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OF THE EIGHTEENTH CENTURY.
DAVID HUME TO MATTHEW SHARP, ESQ.
Welde Hall, near St. Alban's, April 25th, 1745. MY DEAR SIR, I Am informed that such a popular clamour has been raised against me in Edinburgh, on account of scepticism, heterodoxy, and other hard names, which confound the ignorant, that my friends find some difficulty in working out the point of my professorship, which once appeared so easy. Did I need a testimonial for my orthodoxy, I should certainly appeal to you ; for you know that I always imitated Job's friends, and defended the cause of Providence, when you attacked it on account of the headachs you felt after a debauch. But, as a more particular explication of that particular seems superfluous, I shall only apply to you for a renewal of your good offices
with your nephew, Lord Tinwel, whose interest with Yeths and Allan may be of service to me. There is no time to lose ; so that I must beg you to be speedy in writing to him or speaking to him on that head. A word to the wise, even that is not necessary to a friend such as I have always esteemed and found you to be.
I live here very comfortably with the Marquis of Annandale, who, I suppose you have heard, sent me a letter of invitation, along with a bill of 1001., about two months ago. Every thing is much better than I expected from the accounts I heard after I came to London. For the secrecy with which I stole away from Edinburgh, and which I thought necessary for preserving my interest there, kept me entirely ignorant of his situation : my lord never was in so good a way before. He has a regular family, honest servants, and every thing is managed genteelly and with economy; he has entrusted all his English affairs to a mighty honest friendly man, Captain Vincent, who is cousin-german to the marchioness. And, as my lord has now taken as strong a turn to solitude and repose as he formerly had to company and agitation, 'tis to be hoped that his good parts and excellent dispositions may at last, being accompanied with more health and tranquillity, render him a comfort to his friends, if not an ornament to his country. As you live in the neighbourhood of the marchioness, it may give her a pleasure to hear these particulars. I am, dear sir, your most affectionate humble servant,
DAVID HUME TO MATTHEW SHARP, ESQ.
Edinburgh, 25th Feb. 1754. I HAVE enclosed this letter under one to my friend Mr. Blacklock*, who has retired to Dumfries, and proposes to reside there for some time. His character and situation are, no doubt, known to you, and challenge the greatest regard from every one who has either good taste or sentiments of humanity. He has printed a collection of poems, which his friends are endeavouring to turn to the best account for him. Had he published them in the common way, their merit would have recommended them sufficiently to common sale; but, in that case, the greatest part of the profit would have redounded to the booksellers. His friends, therefore, take copies from him, and distribute them among their acquaintances. The poems, if I have the smallest judgment, are, many of them, extremely beautiful, and all of them remarkable for correctness and propriety. Every man of taste, from the merit of the performance, would be inclined to purchase them; every benevolent man, from the situation of the author, would wish to encourage him: and as for those who have neither taste nor benevolence, they should be forced, by importunity, to do good against their will. I must, therefore, recommend it to you to send for a cargo of these poems, which the author's great modesty will prevent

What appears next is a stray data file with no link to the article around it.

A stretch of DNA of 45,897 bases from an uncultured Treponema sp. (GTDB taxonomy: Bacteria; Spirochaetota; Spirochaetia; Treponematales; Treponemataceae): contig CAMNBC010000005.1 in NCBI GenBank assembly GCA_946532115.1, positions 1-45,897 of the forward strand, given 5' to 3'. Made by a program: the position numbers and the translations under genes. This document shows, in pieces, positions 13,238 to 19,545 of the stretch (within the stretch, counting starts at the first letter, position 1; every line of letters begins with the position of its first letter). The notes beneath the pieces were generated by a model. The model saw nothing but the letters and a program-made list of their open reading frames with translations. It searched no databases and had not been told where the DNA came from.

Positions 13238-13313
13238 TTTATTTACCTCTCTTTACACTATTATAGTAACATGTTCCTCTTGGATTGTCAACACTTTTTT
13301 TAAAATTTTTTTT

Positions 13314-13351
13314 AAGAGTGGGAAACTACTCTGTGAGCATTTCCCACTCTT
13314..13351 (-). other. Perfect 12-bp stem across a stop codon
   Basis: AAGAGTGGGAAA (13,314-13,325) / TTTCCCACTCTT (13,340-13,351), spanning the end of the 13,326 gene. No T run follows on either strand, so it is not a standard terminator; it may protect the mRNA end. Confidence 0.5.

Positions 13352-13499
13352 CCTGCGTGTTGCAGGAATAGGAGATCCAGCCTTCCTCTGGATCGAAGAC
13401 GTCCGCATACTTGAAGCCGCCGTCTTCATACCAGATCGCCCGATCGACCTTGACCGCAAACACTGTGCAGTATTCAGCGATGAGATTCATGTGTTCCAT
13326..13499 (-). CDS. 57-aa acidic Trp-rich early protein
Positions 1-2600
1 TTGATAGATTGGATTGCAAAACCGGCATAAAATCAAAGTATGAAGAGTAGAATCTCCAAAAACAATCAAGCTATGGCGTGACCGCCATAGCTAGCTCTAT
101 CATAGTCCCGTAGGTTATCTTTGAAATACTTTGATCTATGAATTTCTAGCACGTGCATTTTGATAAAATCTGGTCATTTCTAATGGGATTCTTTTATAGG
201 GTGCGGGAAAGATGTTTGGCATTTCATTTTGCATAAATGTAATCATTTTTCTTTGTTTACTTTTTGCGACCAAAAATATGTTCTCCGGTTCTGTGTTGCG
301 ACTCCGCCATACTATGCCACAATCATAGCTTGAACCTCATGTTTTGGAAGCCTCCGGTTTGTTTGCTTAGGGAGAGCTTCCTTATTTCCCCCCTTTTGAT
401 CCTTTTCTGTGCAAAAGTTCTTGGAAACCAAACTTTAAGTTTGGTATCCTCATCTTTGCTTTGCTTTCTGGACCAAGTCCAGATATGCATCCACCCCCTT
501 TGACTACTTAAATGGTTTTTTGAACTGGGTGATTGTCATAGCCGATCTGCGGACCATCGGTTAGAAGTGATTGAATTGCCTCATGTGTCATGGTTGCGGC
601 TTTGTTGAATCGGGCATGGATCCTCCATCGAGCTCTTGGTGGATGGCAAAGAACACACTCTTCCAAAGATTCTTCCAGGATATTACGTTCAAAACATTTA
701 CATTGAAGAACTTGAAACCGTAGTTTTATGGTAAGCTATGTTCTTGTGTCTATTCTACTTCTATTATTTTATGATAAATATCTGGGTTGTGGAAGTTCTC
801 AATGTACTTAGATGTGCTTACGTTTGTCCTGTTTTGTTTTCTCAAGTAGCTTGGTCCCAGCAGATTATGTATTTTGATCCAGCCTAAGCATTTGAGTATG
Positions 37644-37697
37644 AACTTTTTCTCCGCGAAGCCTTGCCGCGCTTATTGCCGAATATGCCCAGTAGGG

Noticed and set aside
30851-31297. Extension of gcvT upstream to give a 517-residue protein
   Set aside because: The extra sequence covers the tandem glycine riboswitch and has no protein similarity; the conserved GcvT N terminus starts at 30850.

* The celebrated blind poet, whose amiable disposition and uncommon vivacity rendered him a general favourite.
him from offering to you, and to engage your acquaintance to purchase them.
But, dear sir, I would fain go further. I would fain presume upon our friendship (which now begins to be ancient between us) and recommend to your civilities a man who does honour to his country by his talents, and disgraces it by the little encouragement he has hitherto inet with, He is a man of very extensive knowledge, and of singular good dispositions ; and his poetical, though very much to be admired, is the least part of his merit. He is very well qualified to instruct youth, by his acquaintance both with the languages and sciences; and possesses so many arts of supplying the want of sight, that the imperfection would be no hinderance. Perhaps he may entertain some such project in Dumfries, and be assured you could not do your friends a more real service than by recommending them to him. Whatever scheme he may choose to embrace, I was desirous you should be prepossest in his favour, and be willing to lend him your countenance and protection, which, I am sensible, would be of great advantage to him.
Since I saw you, I have not been idle. I have endeavoured to make some use of the library *, which was entrusted to me, and have employed myself in a composition of British history, be ginning with the union of the two crowns. 1 have finished the reign of James and Charles, and will soon send them to the press. I have
* The Advocates' Library, in which, for a time, Mr. Hume held a situation.